This last option would make it so that I am able to focus 100% of my energy 100% of the time on only my two children. So, what’s stopping me? What’s holding me in my classroom? Anyone who has spent any time with a 13-year-old, 8th grader will tell you that they can be challenging. Managing 28 of them in one classroom for 85 minutes can be quite the trick. Many days I leave school at dismissal feeling like I had no impact on anyone. If I kept track, I wouldn’t be surprised to find that there are more “meh” or bad days than there are rewarding days. A few days a year, though, the lightbulbs go off and the wheels spin.

Scott and I have been around and around on this conversation about my plans for next year. He says I should do what’s best for me and that we can make whatever I decide “work.” He says that I shouldn’t factor in the passing comments of Prince and Princess too much and that they will be okay and only want me to be happy. But, what’s best for them IS what’s best for me. Isn’t it? Won’t I be happier if they are happy? Aren’t they telling me they will be happier if I am 100% available to them? They’ll only be at this stage for a short time. My classroom will be there. I know that I won’t regret the time that I give to my family. I know that there is a big chance that I will regret not taking advantage of this opportunity. But still, taking the step seems impossible.

Monday was day 180. My classroom is packed up for the summer. The file cabinets, the desk, and the closets are cleared out for a new teacher. I talked to my principal. I told her that I wasn’t going to be able to commit to teaching full-time in the fall. She asked me to take some time to think about it and let her know for sure in a couple of weeks. I agreed to that. The boxes with my personal items remain on the counter in the back of the classroom waiting to be moved home or unpacked for another 180 days.

Disclaimer: I realize that I’m extraordinarily fortunate to have these choices and that I seem like (or am) a spoiled brat for resenting the choices I have. Regardless, these are the choices I face and they’re not easy for me. You might long for my problems and you might be thankful to not have them. It doesn’t make my situation or your situation any less than it is.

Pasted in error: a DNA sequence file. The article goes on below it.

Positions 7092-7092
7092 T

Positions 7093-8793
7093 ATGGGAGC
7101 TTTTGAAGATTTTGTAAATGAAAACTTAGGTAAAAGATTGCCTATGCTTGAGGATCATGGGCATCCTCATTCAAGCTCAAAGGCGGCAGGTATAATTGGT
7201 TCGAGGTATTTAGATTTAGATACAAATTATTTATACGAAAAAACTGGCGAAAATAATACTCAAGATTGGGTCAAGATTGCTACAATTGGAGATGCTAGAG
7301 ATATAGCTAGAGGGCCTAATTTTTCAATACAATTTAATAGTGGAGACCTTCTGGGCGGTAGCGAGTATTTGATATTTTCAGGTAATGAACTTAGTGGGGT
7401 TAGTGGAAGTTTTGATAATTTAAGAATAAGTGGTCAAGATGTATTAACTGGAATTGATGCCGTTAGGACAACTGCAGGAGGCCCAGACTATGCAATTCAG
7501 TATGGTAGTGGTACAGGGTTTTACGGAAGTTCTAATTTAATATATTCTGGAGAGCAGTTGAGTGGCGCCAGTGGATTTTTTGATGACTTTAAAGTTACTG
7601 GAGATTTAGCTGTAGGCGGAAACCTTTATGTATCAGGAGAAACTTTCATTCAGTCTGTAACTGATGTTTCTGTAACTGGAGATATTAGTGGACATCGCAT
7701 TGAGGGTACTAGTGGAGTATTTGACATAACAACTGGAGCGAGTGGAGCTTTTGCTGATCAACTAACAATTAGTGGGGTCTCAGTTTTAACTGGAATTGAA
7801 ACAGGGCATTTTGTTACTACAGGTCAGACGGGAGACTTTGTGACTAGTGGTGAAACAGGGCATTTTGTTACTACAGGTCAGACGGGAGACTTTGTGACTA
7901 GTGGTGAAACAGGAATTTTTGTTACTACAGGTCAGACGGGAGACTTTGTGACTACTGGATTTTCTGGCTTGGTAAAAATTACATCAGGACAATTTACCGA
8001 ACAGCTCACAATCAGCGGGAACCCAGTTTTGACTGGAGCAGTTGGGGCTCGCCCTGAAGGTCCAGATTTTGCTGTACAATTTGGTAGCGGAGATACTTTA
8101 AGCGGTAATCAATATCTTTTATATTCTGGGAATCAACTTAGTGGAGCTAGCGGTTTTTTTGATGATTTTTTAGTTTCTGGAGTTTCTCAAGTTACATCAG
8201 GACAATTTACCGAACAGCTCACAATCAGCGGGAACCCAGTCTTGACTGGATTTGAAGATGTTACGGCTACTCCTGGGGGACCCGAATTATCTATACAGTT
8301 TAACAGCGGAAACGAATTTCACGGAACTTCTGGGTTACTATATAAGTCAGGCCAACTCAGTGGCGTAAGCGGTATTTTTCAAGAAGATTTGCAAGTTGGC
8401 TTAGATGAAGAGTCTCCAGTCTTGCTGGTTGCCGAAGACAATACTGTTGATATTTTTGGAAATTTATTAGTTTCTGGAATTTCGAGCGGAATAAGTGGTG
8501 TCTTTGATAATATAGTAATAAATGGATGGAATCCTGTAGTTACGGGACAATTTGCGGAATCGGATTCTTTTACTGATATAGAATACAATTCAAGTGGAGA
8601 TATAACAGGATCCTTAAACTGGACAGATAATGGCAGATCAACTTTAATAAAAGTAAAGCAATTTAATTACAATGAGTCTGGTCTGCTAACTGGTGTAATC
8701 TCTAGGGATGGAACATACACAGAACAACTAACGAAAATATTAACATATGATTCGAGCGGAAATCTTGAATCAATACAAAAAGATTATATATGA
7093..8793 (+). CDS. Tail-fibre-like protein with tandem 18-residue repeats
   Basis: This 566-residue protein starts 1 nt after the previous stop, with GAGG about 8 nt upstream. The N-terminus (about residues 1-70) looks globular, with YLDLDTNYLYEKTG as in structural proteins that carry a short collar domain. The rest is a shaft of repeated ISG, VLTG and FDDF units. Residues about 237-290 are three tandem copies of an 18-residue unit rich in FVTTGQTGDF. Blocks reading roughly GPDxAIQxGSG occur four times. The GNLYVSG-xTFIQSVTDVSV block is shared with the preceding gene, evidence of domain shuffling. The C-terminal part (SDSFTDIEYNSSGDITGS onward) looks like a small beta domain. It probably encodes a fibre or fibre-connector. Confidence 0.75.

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I walk the line…

“Because you’re mine, I walk the line…”

Although I’m almost 100% sure that the meaning behind these lyrics from one of Johnny Cash’s best known songs is vastly different from how I relate them to my own life, I find that this notion of our being changed by someone’s presence in our lives is universal.

Moms have to walk a fine line with their kids. We want to protect them and keep them safe, but we also want to raise resilient kids who are able to persevere through challenges and get up from set backs. We want to help them, but not too much because we want them to be independent. Should I put the homework folder that’s been sitting on the dining room table since before dinner the night before in his backpack or leave it to him to remember to get it in his backpack or face the consequences at school? Should I intervene when Prince and Princess are arguing or let them work it out and learn to resolve their own problems?

I walk these lines constantly as a mom with two school-aged children. I walk other lines with Princess. I tiptoe along lines about how much therapy to schedule and what kinds of programs to give the green light. I walk lines about how assertive to be with the school about IEP development and progress monitoring. I’m lucky these lines are theoretical because I’d be tangled up, if they were literal.

Princess’ lines are trickier for me because they blur, sharpen, fade, and darken over time. Their consequences seem almost more substantial for the long term, compared to the potential lasting damage that slipping a homework folder into a 3rd grader’s backpack might bring. Princess’ lines hover on therapy programs and frequency. When I think about the kinds of programs her in-home therapists are working on with her, I worry if I’m making the right decisions. Should I ask them to do more? Should I ask them to do less? Should I cancel all therapy entirely and just let her develop on her own trajectory without any interference at all? It’s a minefield.